Their statements are simply false.

Comment Re:The meaning of freedom (Score 1) 346 346

You state that without anything to back it up. I'm using the standard X11 that comes with Debian just fine,

Well yeah of course you are. It isn't 1993. Back then you wouldn't have been. The X11 was a disaster. 2015 is not the early 1990s. As I mentioned XFree86 became the standard well over a dozen years ago.

Comment Re:The meaning of freedom (Score 1) 346 346

You started out saying, "systems that were once free become in practice proprietary and unfree even though there is some free almost worthless version hanging out under the BSD license". Yet it served Linux fine for over 20 years, while most of the commercial Unix's died out. Your point is invalid.

Are you that dishonest or just stupid? X Windows is invented in 1984. X11 comes out in 1987 and at that point commercial Xs are viable and introducing all sorts of cool features many of which are still not in XFree86. XFree86 starts in 1991 because the BSD licensed version of X is worthless. Linuxes are using commercial Xs mostly. XFree86 doesn't become really usable until 1995 or 1996 and even then it is just providing the basics still well behind the commercial X's. Your 20 year time period starts with an XFree86 that is nowhere near what SUN or SGI have and by then the the UNIX workstation market is on the decline. Linux misses the conversion and that instead goes to Windows NT. And the reason for that failure of X is the BSD license allowing commercial Xs not to share back. It isn't until the early 2000s that Linuxs have caught up with where the commercial UNIXes were in the early 1990s. The BSD version of X11 didn't serve Linux it crippled it.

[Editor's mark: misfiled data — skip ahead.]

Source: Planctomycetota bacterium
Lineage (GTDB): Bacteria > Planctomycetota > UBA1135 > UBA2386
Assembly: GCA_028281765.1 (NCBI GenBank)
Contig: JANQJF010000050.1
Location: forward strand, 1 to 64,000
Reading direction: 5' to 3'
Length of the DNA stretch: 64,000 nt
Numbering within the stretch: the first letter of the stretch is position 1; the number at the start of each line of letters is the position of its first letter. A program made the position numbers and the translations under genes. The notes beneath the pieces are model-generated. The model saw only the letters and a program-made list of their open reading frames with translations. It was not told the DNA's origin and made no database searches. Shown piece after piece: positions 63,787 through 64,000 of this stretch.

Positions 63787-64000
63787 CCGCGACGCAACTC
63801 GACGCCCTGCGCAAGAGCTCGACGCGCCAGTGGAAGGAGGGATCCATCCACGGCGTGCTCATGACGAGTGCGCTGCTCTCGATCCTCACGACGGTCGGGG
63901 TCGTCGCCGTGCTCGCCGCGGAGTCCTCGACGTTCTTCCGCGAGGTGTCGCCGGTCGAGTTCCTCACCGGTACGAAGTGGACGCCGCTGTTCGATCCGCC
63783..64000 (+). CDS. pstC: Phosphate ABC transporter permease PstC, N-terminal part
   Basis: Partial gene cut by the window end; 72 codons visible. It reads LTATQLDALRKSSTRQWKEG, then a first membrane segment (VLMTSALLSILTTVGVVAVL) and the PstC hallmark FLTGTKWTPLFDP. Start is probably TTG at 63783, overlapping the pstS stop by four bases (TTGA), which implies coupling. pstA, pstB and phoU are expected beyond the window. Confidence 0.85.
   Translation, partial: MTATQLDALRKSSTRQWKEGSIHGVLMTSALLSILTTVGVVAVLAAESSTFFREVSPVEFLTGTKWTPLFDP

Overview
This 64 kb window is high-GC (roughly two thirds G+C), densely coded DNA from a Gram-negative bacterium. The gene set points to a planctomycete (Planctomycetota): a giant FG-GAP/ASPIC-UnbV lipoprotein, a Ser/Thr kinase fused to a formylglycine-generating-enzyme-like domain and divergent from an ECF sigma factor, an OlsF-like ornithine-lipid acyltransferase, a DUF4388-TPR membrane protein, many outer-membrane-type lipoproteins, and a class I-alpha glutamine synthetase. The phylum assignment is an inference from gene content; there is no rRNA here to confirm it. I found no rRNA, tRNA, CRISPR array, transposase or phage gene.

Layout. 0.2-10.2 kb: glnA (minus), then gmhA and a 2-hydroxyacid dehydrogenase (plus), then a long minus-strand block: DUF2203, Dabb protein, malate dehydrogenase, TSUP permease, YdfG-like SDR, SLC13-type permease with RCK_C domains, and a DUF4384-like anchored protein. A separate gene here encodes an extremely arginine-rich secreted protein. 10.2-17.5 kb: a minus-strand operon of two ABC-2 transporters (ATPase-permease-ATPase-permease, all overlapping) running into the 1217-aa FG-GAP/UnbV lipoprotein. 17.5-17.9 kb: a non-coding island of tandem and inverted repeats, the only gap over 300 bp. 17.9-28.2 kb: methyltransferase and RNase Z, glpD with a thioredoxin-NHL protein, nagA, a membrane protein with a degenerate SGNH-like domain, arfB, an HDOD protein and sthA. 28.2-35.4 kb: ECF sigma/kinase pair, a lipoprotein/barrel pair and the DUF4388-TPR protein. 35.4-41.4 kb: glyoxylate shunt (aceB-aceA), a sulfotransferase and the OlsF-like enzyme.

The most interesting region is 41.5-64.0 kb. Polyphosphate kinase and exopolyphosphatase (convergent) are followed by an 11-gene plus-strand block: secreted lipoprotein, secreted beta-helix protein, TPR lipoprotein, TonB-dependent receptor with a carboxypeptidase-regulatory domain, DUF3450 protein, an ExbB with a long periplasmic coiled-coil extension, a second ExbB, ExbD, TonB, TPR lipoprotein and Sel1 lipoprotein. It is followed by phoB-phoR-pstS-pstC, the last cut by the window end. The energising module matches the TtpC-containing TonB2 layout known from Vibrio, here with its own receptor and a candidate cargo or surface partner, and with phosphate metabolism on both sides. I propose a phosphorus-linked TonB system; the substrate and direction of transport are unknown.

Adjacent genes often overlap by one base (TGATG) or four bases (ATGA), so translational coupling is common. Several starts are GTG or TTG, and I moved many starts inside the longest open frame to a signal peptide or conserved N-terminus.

Stop posting stupidity. Deal with the reality of the world. And if you don't know it, look it up.

You seem to think because a proprietary fork exists that counts as a failure.

No a proprietary fork that becomes the norm is a failure. That's the definition. That's what you are debating that BSD protects free software and keeps it free.

As for Apache if the value adds on top of Apache are proprietary than Apache is not thriving.

Comment Re:What do you suggest people USE, as opposed to.. (Score 1) 346 346

Well that's the question which is his objective. Having a non-proprietery operating system for mobile (Android with something playing the role of Google Play) on other people's hardware with no DRM doesn't require the FSF to get into the hardware business. Obviously they can create a phone using Replicant. And let's assume they can hit volumes of around 200k per 6mo which is about where they need to be to be not losing money. What does that buy them? It does nothing to change culture.

As far as I'm concerned RMS has always aimed for more mainstream not just hobbyist usage. That's why for example the GNU project tackled COBOL so early while doing other hacker friendly stuff later. He wanted GNU to be mainstream (not that the COBOL helped but the attitude of aiming for mainstream did). A Replicant based obscure phone that under a million people use does almost nothing for the cause of freedom.

Steve Jobs said two years ago that X is brain-damaged and it will be gone in two years. He was half right. -- Dennis Ritchie